Ya-Bin Qi, Ruo-Bing Hu, Song-Ze Ding*, Muhammad Noman Khan, Lei Lei, Pei-Ru Wei, Bai-Ling Jia
Helicobacter pylori (H.pylori), the major cause of chronic gastritis, peptic ulcers and gastric cancer, infects about 50% of the world population. Although various host and bacterial factors have been suggested, the detailed pathogenic mechanisms remain to be defined. Increasing evidences have demonstrated that epigenetic dysregulation, such as DNA methylation, plays a critical role in gastric carcinogenesis, and is currently under intensive investigation. H.pylori infection result in aberrant DNA methylation in a number of gene promoters in gastric mucosa, eradication of H.pylori can reverse some hypermethylated genes, but had no effect on others. In some methylated genes, the methylation levels persist even after H.pylori eradication, and the fact suggests that DNA methylation accumulation is associated with molecular irreversibleness and gastric diseases progression. DNA methylome and gastric cancer risk analysis indicate that certain gene promoter methylation may serve as potential biomarkers for gastric cancer predication. In addition, H.pylori cagA and vacA s1m1 genotype are independent variables that is associated with higher methylation level. The levels of methylation can be influenced by the degree and length of infection exposure, and certain host gene polymorphisms are also associated with gene methylation in H.pylori-infected subjects. Continued investigation in these areas will be critical to provide insights into the molecular mechanisms of H.pyloriinduced gastric diseases and develop strategies for disease prevention and intervention. We review recent progress and discuss future research directions in this important area.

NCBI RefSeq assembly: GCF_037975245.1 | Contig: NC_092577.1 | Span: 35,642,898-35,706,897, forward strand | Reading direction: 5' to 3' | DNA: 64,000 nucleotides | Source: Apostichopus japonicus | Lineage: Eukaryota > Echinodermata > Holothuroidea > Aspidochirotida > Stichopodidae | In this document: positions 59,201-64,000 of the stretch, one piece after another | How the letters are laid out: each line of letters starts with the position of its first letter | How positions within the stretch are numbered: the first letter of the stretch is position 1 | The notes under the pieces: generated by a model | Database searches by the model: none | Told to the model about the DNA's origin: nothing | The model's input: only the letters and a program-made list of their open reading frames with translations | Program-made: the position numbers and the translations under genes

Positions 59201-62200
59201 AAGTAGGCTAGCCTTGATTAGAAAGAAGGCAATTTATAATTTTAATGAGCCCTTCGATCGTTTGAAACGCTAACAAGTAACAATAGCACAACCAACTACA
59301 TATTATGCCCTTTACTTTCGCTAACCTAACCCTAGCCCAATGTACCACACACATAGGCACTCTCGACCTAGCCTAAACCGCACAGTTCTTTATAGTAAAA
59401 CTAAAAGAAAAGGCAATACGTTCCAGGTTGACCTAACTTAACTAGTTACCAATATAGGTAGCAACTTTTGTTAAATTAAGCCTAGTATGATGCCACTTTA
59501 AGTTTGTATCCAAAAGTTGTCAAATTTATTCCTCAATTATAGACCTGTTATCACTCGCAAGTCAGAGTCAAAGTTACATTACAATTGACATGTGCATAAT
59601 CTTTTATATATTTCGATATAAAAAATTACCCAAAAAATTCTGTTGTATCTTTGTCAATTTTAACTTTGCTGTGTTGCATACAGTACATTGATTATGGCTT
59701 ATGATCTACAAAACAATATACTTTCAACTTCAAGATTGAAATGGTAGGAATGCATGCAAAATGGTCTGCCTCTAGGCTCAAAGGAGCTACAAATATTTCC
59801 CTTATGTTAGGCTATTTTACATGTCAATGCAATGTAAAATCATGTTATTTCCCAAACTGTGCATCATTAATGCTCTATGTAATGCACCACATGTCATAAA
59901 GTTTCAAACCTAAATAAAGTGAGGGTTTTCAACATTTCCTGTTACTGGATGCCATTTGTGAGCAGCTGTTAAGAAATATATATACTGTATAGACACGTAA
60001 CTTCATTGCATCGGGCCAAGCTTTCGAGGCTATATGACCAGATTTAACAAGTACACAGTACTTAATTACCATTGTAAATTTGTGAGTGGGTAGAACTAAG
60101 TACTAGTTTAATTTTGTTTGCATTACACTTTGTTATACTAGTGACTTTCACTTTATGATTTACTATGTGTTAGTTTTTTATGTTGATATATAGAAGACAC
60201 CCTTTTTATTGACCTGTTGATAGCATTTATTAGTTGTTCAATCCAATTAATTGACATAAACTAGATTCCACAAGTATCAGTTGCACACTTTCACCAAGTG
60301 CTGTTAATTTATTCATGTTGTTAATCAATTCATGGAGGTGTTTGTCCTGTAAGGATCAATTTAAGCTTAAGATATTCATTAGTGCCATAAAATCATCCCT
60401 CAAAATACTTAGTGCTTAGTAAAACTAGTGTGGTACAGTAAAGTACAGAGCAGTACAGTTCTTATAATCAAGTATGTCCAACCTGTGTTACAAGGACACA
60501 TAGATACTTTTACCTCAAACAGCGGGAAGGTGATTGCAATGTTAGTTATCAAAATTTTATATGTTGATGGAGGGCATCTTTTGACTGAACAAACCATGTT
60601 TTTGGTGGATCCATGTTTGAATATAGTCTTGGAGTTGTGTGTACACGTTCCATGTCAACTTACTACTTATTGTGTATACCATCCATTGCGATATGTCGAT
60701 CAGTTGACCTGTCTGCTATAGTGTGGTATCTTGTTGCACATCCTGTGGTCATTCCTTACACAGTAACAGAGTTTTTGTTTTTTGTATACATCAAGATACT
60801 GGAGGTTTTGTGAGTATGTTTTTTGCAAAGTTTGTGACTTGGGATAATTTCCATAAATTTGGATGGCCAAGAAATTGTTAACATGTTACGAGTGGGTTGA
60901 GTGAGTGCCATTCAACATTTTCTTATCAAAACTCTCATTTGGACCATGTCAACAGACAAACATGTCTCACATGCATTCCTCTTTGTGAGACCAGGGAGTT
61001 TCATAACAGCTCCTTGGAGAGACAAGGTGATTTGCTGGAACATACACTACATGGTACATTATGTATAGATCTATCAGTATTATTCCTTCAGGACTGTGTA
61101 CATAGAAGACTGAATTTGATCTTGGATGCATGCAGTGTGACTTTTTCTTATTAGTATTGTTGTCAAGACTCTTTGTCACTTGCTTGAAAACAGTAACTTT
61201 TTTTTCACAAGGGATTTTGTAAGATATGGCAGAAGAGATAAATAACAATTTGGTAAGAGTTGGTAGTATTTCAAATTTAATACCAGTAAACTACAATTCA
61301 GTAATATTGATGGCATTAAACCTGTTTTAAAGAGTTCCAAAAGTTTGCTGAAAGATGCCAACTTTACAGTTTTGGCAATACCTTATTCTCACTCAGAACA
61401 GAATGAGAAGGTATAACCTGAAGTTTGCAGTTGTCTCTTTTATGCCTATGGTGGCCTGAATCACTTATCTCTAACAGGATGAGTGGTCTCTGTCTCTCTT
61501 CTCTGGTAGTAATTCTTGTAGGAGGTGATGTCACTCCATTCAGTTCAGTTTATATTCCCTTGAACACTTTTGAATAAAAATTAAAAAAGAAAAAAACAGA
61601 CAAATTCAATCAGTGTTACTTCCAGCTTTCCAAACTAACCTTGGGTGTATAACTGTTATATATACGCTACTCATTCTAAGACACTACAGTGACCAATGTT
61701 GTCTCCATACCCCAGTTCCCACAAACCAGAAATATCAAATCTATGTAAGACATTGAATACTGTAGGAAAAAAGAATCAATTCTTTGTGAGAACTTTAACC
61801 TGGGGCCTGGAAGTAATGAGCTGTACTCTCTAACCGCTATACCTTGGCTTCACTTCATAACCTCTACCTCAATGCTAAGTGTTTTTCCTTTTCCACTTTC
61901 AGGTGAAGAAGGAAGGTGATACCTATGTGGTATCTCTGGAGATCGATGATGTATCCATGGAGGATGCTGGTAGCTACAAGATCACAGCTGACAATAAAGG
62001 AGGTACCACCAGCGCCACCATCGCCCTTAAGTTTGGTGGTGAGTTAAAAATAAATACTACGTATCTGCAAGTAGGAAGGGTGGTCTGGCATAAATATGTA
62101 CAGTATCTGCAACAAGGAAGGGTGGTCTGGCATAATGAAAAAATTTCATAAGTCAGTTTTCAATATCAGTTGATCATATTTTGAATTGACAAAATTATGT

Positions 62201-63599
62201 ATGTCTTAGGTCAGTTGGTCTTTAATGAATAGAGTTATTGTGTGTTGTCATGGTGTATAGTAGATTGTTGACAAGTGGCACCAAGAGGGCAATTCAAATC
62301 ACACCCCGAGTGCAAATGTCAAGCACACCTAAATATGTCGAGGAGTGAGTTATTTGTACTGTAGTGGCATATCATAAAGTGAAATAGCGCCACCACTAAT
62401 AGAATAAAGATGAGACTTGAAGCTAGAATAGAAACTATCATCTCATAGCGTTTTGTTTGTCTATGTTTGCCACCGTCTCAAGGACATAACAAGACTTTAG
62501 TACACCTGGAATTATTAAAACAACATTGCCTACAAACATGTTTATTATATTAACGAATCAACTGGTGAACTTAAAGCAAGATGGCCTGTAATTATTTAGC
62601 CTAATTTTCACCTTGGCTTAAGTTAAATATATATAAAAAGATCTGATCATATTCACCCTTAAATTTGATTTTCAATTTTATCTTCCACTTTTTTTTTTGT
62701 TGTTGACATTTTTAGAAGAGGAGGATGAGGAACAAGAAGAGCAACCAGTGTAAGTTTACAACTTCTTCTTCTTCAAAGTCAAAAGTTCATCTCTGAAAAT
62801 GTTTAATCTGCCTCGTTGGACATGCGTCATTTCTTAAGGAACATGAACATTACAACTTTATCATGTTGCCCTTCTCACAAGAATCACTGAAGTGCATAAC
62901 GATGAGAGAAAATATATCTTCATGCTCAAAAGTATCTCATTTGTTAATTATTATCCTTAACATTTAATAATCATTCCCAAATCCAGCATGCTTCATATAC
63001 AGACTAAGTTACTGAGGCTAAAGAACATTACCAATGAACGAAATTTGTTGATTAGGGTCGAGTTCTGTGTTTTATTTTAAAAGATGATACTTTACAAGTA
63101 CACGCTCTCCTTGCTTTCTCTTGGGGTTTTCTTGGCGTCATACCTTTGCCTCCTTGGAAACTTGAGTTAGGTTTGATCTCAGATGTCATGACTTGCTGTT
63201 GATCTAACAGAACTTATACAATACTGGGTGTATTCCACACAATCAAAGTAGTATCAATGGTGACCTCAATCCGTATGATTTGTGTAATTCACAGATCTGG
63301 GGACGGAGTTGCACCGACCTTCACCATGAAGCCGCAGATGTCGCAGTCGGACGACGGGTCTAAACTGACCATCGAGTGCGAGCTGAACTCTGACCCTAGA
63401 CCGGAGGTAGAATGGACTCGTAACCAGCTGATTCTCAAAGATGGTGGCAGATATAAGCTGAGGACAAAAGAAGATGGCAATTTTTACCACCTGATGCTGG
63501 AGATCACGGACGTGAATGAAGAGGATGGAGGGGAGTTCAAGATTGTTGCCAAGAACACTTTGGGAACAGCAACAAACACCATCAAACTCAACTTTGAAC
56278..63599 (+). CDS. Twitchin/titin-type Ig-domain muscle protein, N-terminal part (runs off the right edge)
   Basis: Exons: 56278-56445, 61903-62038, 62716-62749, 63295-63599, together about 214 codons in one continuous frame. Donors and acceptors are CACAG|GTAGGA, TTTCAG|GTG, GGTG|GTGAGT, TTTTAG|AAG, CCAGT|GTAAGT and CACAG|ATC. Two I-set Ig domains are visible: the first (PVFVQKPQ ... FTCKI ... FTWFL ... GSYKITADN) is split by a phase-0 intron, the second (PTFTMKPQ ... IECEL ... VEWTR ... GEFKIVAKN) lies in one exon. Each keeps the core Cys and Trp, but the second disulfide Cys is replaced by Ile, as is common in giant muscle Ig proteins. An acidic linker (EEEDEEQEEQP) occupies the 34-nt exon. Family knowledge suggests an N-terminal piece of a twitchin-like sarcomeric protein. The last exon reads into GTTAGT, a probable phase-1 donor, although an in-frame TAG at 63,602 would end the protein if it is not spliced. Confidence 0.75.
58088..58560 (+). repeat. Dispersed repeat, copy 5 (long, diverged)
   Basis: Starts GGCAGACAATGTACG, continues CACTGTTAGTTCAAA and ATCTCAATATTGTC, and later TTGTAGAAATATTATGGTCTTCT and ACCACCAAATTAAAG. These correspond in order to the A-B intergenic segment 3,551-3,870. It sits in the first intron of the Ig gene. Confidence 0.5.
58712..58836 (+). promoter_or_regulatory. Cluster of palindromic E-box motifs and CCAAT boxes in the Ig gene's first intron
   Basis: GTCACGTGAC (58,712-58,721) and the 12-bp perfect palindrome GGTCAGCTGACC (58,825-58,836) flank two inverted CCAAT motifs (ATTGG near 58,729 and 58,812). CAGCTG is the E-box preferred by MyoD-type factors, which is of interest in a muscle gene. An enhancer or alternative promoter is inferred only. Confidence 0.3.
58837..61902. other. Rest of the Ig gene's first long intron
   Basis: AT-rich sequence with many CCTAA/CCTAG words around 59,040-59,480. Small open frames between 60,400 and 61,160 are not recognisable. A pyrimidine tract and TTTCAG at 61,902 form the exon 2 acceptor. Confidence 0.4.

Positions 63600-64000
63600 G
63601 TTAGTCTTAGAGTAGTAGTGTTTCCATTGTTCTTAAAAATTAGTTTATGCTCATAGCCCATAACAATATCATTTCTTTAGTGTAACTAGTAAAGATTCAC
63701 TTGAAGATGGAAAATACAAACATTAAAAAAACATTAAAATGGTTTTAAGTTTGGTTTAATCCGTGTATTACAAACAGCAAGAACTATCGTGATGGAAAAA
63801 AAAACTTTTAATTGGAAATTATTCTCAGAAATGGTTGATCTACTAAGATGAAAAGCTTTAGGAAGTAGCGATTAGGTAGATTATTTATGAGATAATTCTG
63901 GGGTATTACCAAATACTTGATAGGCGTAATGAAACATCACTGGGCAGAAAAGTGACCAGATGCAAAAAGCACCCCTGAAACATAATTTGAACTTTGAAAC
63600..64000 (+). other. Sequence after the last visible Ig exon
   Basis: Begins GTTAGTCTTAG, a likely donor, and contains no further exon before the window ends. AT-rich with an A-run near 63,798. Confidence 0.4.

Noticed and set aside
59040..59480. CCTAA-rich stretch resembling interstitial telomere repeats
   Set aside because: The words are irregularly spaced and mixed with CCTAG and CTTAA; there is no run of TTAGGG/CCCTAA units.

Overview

Published Date: 2020-07-22; Received Date: 2020-07-01